Last Sunday, April 22, the Chesapeake Bay Program partnered with the Wardensville Garden Market for their Earth Day on the Farm event. The Garden Market, located in Wardensville, West Virginia, is a working farm and nonprofit organization that focuses on providing local youth with opportunities in sustainable farming and small business management.

During the event, volunteers planted 150 trees and 120 bushes along the banks of the Cacapon River, which flows near the farm. The trees act as a buffer for the river by capturing and filtering nutrient runoff before it can enter the stream. Forest buffers also stabilize stream banks, prevent erosion, provide habitat for wildlife and keep streams cool for fish on hot days.

The trees and bushes are all fruit- or nut-bearing, so the buffer serves as an edible forest and can provide additional income for the farm. Vicki Johnson, director of partnerships and development at the Wardensville Garden Market, said that the farm has created around 45 jobs and she hopes to expand in coming years. She would also like to see more projects focused on habitat restoration for local wildlife.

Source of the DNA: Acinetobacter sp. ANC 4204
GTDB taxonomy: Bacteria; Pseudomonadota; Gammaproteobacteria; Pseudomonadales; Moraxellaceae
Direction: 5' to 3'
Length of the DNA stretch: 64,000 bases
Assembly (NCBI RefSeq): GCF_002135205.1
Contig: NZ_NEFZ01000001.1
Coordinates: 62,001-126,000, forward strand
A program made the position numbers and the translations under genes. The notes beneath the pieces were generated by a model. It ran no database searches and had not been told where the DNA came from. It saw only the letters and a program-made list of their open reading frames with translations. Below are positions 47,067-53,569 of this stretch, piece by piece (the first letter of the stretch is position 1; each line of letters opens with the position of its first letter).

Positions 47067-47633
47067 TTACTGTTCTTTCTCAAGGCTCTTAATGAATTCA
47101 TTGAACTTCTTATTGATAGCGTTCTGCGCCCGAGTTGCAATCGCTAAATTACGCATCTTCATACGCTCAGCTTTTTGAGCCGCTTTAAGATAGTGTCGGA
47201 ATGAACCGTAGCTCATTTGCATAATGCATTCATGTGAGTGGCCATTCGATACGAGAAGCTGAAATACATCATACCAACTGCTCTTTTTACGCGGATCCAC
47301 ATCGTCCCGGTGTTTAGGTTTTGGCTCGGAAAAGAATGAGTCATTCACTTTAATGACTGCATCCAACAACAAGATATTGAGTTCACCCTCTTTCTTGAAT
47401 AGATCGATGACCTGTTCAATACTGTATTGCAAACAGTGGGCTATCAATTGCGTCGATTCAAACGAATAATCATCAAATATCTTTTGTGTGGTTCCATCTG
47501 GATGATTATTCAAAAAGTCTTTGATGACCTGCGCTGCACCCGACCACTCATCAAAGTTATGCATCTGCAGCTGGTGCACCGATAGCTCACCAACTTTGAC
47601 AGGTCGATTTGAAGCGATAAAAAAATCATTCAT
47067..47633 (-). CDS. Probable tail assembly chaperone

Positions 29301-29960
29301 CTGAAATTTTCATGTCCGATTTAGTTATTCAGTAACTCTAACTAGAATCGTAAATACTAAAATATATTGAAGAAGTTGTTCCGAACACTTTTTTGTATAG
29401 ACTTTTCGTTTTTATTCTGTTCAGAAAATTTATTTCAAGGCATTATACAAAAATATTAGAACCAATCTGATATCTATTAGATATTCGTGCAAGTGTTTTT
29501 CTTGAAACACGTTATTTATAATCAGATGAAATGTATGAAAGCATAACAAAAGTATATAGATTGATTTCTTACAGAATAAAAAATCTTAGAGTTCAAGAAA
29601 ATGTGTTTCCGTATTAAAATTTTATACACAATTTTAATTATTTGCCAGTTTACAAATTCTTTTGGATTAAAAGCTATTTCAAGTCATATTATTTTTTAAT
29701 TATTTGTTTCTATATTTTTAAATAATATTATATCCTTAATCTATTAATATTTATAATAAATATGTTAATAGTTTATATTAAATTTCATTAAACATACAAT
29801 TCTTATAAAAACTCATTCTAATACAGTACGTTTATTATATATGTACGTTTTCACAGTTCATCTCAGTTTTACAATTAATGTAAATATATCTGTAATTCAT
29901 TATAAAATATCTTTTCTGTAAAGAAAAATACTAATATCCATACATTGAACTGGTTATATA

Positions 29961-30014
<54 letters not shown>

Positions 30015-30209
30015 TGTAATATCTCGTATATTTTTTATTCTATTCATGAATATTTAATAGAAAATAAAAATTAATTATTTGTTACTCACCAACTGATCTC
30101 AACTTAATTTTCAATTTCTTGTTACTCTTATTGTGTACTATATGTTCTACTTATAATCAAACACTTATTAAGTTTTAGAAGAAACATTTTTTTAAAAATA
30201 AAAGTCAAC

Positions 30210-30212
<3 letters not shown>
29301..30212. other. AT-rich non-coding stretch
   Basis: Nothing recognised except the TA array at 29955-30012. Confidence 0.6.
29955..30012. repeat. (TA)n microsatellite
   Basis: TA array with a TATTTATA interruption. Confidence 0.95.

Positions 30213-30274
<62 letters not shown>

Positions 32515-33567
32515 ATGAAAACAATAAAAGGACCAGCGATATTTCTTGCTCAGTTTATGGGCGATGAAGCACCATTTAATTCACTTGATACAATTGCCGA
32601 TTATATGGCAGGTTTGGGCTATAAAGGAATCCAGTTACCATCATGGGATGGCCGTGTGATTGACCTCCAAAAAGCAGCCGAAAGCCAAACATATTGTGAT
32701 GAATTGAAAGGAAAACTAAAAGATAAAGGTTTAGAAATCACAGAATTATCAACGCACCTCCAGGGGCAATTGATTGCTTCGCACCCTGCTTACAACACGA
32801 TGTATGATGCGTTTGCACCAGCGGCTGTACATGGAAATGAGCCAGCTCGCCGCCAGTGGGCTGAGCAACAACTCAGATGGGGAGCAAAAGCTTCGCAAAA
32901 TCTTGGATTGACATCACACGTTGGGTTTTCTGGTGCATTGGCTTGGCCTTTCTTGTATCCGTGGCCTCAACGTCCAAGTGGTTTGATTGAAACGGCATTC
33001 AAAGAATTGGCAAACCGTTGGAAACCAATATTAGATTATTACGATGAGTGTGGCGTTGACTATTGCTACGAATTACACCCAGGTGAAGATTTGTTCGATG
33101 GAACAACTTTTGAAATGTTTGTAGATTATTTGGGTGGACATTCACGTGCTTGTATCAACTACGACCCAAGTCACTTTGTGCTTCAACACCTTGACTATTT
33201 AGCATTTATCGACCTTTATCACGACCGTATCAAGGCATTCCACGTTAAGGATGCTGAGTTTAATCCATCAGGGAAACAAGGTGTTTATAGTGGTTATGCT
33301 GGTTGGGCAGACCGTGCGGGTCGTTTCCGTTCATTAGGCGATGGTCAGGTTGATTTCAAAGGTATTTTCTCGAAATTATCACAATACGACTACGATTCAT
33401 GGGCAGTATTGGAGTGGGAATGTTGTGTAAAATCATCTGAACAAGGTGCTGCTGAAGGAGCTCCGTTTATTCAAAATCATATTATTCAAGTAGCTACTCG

Wardensville Garden Market offers preserves, vegetables and other wares for sale next to a historic barn in Wardensville, W.Va. (Photo by Will Parson/Chesapeake Bay Program)

The trees were provided by the Cacapon Institute, which works to protect and restore the Cacapon River and surrounding watersheds. This year, the Cacapon Institute is the recipient of the Arbor Day Foundation’s first-ever Headwaters Award. The award recognizes the Cacapon Institute for their work using trees and forests to protect the water quality of rivers, streams and ultimately the Chesapeake Bay.

Learn more about the role of trees play in protecting stream health.



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